Special Swim Types
Certain types of swims require additions or modifications to the standard rules for a one-way swim (Point A to Point B). Swimmers and observers should incorporate the indented portions below into their declared Swim Rules, as appropriate.
A multi-leg swim is a swim that reaches one or more intermediate destinations (shores) before the final destination.
The simplest form of a multi-leg swim is a two-way (“double”) channel crossing - a swim from one shore to a different, non-contiguous shore, and then returning to the first shore.
However, a multi-leg swim need not return to the original shore. For example, a swim from Island A to Island B to Island C is also a multi-leg swim, with Island A to Island B as “Leg 1” and Island B to Island C as “Leg 2.”
For a multi-leg swim, add the following two rules:
1. After finishing one leg of the swim, the swimmer may rest for up to 10 minutes before beginning the next leg. While resting, the swimmer may be supported by a natural land mass but not by people or artificial objects.
2. Timing of the first leg begins when the swimmer enters the water and ends when the swimmer finishes the leg. Timing of subsequent legs begins at the end of the previous leg and includes any break on shore.
A circumnavigation swim is a swim around an island (or islands). For a circumnavigation swim, replace the standard Rule #1 (Start & Finish) with the following:
The swim begins when the swimmer enters the water from the island’s shore. If no beach is available on the island, the swimmer may begin the swim by touching and releasing from part of the island’s shore (e.g., cliff face).
The swim finishes when the swimmer swims around the island and then clears the water beyond the starting point (or touches the island’s shore beyond the starting point, if no beach is available).
If access to the island is restricted, the swimmer may start and finish offshore, as long as (s)he “closes the loop” by swimming beyond the starting point, as measured by GPS.
A swim undertaken by a team of two or more swimmers, swimming in successive turns of a fixed time interval, in a fixed order.
For a relay swim, add the following two rules:
1. Relay teams may choose the number of swimmers (six is standard) and the turn interval (one hour is standard), but the team roster, order, and interval must remain fixed for the duration of the swim.
2. The swimmer exchange takes place in the water, with the new swimmer approaching the previous swimmer from behind. The swimmers are allowed five minutes to complete the exchange, starting from the scheduled exchange time.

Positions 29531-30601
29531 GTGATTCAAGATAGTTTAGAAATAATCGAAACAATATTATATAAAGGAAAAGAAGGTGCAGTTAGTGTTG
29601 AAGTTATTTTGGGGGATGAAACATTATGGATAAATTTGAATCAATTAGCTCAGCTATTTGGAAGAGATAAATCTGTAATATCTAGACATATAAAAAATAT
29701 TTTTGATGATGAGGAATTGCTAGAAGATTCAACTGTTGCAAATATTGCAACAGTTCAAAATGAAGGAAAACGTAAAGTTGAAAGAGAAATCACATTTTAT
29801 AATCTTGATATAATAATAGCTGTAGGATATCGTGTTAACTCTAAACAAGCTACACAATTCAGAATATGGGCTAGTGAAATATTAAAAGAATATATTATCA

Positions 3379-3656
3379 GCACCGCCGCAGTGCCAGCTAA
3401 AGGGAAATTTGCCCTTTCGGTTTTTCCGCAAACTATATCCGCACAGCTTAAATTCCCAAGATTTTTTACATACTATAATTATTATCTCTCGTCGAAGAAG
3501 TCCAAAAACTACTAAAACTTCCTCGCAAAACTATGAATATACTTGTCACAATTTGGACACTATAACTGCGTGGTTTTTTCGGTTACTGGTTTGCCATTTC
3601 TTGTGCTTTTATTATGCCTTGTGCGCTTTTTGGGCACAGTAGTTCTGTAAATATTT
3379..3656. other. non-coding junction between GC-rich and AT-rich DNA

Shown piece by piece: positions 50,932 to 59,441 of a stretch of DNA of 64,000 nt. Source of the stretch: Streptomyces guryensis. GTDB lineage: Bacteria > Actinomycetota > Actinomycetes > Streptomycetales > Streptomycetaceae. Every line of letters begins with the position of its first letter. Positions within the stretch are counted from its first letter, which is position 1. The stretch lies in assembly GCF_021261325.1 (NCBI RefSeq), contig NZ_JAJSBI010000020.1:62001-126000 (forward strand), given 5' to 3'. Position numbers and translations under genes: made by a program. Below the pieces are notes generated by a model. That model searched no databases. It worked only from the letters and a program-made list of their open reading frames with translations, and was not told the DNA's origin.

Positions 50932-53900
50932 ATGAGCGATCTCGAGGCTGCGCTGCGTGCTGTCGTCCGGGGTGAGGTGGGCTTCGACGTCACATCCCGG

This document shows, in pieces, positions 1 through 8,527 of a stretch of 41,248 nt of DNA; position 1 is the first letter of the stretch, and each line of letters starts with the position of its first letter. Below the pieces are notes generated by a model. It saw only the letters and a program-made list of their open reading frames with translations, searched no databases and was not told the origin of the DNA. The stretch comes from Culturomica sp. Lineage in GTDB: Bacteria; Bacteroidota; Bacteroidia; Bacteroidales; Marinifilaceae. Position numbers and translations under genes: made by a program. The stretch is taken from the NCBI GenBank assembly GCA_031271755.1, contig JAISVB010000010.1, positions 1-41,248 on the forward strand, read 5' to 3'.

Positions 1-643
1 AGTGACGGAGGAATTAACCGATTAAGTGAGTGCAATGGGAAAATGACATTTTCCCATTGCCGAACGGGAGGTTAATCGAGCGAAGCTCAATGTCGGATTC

A stage swim consists of two or more “stages,” between which the swimmer rests on shore or on an escort vessel.
For a stage swim, add the following two rules:
Each stage after the first should begin at or behind the finish location of the previous stage.
If the resting location is in open water, the observer must record the GPS coordinates of the stage start and finish locations.
Local Rule Variations in Marathon Swimming
Rules in marathon swimming date to 1927, when the newly-formed Channel Swimming Association wrote its first regulations for English Channel swims. CSA rules (often known as “Channel Rules”) are the basis for most contemporary marathon swimming rules and standards.
Local adaptations of Channel Rules have produced many slight variations on the original. In the absence of a global governing body with global rules, this has sometimes produced confusion about which rules are truly fundamental, and which are open to local modification.
Interestingly, even the “original” Channel Rules are written as local guidelines, not global guidelines. For example, CSA Rules state that after finishing the first leg of a two-way crossing, “Walking 200m along the shoreline to Cap Gris Nez is not permissable.”
The MSF believes there is a fundamental “spirit” shared by the many variations on Channel Rules, and it aims to codify this global spirit while remaining flexible to local adaptations. The MSF also recognizes existing, well-established local marathon swimming rules as legitimate adaptations of the global spirit of the sport.
MSF Rules do not invalidate existing local adaptations. Nor should existing local variations necessarily be applied globally.
Last Updated: January 6, 2014.